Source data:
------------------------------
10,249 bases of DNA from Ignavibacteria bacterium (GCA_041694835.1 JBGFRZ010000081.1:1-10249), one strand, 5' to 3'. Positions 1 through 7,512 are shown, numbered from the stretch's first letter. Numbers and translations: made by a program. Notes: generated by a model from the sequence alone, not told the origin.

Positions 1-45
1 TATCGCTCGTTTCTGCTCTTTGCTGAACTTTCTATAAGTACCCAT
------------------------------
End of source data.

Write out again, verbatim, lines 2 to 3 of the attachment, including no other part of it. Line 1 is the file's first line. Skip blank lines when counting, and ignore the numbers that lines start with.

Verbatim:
Positions 1-45
1 TATCGCTCGTTTCTGCTCTTTGCTGAACTTTCTATAAGTACCCAT